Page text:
Koch rep: ‘The climate is changing’

Source: Amanda Reilly, E&E reporter • Posted: Monday, April 11, 2016

A representative from Koch Industries Inc. said CEO Charles Koch believes that man-made climate change is occurring.

Sheryl Corrigan, Koch Industries’ environmental, health and safety director, told an audience in California that the company was focused on free-market policies to address climate change, rather than on whether climate change is real.

“Charles has said the climate is changing. So, the climate is changing,” Corrigan said. “I think he’s also said, and we believe, that humans have a part in that. I think what the real question is … what are we going to do about it?”

Among Koch subsidiaries are pulp and paper company Georgia-Pacific LLC and refiner Flint Hills Resources LP. Corrigan spoke at a conference hosted by The Wall Street Journal in Santa Barbara, Calif.

Corrigan did not give any specific policy recommendations for addressing climate change but said the government should not pick “winners and losers” in the energy sphere.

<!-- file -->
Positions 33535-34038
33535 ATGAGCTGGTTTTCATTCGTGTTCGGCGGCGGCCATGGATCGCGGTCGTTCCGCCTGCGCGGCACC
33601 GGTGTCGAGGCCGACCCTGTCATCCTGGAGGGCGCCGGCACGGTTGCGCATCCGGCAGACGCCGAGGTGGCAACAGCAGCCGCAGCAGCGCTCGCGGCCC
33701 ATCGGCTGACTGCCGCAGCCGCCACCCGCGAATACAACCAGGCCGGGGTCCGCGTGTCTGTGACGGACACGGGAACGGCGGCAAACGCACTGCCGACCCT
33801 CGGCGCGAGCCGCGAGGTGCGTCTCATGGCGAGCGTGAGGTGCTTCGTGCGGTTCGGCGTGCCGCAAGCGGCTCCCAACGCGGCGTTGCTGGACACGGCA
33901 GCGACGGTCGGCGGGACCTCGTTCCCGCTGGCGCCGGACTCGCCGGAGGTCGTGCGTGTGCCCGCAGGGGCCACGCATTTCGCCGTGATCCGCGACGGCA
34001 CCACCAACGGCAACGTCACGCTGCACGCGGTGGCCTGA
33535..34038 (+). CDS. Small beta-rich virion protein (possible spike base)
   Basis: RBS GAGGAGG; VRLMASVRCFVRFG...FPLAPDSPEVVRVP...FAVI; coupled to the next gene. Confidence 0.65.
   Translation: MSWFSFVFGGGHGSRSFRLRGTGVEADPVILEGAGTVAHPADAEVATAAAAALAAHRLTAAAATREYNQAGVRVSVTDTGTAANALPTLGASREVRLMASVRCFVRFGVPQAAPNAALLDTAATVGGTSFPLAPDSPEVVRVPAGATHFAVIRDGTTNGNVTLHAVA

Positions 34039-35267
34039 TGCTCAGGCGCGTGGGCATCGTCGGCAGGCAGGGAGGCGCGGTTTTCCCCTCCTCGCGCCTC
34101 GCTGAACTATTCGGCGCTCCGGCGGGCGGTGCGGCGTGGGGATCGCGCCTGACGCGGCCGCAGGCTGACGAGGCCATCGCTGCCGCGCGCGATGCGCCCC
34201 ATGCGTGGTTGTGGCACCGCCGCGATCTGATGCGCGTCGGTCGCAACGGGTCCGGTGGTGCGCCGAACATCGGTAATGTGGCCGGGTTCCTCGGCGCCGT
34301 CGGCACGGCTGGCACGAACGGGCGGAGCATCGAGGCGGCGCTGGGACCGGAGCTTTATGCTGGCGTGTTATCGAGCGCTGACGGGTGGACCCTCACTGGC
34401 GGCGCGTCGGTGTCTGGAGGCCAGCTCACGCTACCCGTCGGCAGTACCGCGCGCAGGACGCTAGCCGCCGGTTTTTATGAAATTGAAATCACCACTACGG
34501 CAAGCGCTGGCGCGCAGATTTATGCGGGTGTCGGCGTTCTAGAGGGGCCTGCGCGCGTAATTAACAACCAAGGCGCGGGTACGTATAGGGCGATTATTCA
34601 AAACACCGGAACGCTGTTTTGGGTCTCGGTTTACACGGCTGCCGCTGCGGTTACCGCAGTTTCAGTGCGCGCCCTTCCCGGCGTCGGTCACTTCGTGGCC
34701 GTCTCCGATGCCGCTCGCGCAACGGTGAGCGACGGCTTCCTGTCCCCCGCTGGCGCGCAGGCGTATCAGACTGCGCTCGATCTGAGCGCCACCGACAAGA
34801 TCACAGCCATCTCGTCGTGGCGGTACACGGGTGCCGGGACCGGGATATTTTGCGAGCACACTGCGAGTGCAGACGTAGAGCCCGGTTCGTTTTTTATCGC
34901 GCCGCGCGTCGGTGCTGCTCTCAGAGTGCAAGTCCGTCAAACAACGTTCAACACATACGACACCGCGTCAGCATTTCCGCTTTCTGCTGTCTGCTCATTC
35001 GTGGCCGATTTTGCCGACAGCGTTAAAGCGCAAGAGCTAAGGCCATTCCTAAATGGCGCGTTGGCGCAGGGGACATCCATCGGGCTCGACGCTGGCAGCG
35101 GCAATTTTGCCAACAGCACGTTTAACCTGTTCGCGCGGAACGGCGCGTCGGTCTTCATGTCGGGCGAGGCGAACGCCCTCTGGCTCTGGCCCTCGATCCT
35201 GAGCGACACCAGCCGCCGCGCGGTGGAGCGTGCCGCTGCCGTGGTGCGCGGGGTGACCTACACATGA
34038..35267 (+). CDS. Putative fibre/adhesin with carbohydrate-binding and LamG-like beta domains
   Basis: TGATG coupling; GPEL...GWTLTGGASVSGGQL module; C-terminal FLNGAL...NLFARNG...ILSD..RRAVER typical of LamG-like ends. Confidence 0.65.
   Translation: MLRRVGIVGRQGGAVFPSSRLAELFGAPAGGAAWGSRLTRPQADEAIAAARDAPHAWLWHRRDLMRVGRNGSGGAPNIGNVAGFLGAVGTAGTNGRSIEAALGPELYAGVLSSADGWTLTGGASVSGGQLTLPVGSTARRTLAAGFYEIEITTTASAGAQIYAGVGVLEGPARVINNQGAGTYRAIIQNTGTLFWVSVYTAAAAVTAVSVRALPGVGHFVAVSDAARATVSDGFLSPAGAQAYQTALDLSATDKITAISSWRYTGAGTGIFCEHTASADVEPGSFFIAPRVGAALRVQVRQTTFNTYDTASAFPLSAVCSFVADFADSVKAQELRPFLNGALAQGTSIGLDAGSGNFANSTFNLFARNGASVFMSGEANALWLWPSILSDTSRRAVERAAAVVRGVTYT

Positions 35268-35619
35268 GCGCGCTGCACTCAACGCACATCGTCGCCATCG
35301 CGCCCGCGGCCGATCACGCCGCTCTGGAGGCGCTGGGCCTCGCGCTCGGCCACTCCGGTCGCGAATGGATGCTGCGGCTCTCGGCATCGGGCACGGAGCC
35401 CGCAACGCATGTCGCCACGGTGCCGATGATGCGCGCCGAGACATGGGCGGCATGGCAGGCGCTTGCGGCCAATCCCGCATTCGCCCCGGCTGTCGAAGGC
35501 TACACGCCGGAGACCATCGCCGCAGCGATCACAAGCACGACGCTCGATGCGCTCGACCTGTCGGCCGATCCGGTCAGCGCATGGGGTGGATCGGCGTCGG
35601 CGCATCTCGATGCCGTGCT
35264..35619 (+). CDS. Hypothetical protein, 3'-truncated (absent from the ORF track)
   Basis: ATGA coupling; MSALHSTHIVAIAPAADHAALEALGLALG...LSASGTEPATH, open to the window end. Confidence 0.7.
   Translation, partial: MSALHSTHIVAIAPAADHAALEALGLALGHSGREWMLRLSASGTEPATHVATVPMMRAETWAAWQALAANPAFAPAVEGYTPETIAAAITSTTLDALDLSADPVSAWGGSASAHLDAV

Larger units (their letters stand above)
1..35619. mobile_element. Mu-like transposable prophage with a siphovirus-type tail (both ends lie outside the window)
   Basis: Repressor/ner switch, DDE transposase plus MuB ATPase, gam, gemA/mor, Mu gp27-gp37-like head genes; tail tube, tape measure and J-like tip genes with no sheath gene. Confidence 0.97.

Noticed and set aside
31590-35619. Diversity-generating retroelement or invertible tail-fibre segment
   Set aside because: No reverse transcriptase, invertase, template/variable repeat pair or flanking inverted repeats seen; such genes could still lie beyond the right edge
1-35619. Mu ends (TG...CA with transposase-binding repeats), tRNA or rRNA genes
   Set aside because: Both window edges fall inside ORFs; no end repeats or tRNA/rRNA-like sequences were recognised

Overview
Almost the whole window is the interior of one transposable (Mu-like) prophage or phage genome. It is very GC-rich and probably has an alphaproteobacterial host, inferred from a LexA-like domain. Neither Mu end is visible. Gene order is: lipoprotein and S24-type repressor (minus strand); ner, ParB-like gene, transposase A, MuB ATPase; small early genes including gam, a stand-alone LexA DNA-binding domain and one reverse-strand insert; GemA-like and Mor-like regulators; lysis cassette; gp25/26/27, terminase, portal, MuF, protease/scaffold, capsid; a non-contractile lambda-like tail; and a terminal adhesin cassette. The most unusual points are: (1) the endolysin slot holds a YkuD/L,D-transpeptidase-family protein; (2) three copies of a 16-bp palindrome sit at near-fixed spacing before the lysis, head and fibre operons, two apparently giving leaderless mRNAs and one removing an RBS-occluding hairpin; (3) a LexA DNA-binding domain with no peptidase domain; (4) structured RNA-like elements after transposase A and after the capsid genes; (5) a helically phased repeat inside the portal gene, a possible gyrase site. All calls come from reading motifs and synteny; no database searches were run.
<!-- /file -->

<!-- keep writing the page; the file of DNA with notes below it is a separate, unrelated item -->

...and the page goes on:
“What we would like to see is no subsidies, no mandates. Technologies compete on their economic viability and based on, are they good for society,” she said, “meaning, do people want to buy them? Are they willing to pay for them? And then let those technologies compete.”

Environmentalists have long cried foul about brothers Charles and David Koch and their political operation, which has sought to elect candidates who have campaigned against addressing climate change.

Koch-tied Americans for Prosperity has aggressively campaigned against the Clean Power Plan, the centerpiece of the Obama administration’s climate change agenda (ClimateWire, Feb. 5).

Corrigan said she did not see anything misguided about the Koch advocacy operation when asked to square those political activities with the company’s position on climate change.

“Our shareholders have their political views, and the folks who work at Koch have their political views,” she said, “but at the end of the day, we’re in business to create value for society.”

Corrigan added that the company holds “very near and dear” the principle of integrity.

“We don’t rig the rules,” Corrigan said. “We don’t advocate subsidies or mandates or special favors for ourselves. That’s not who we are.”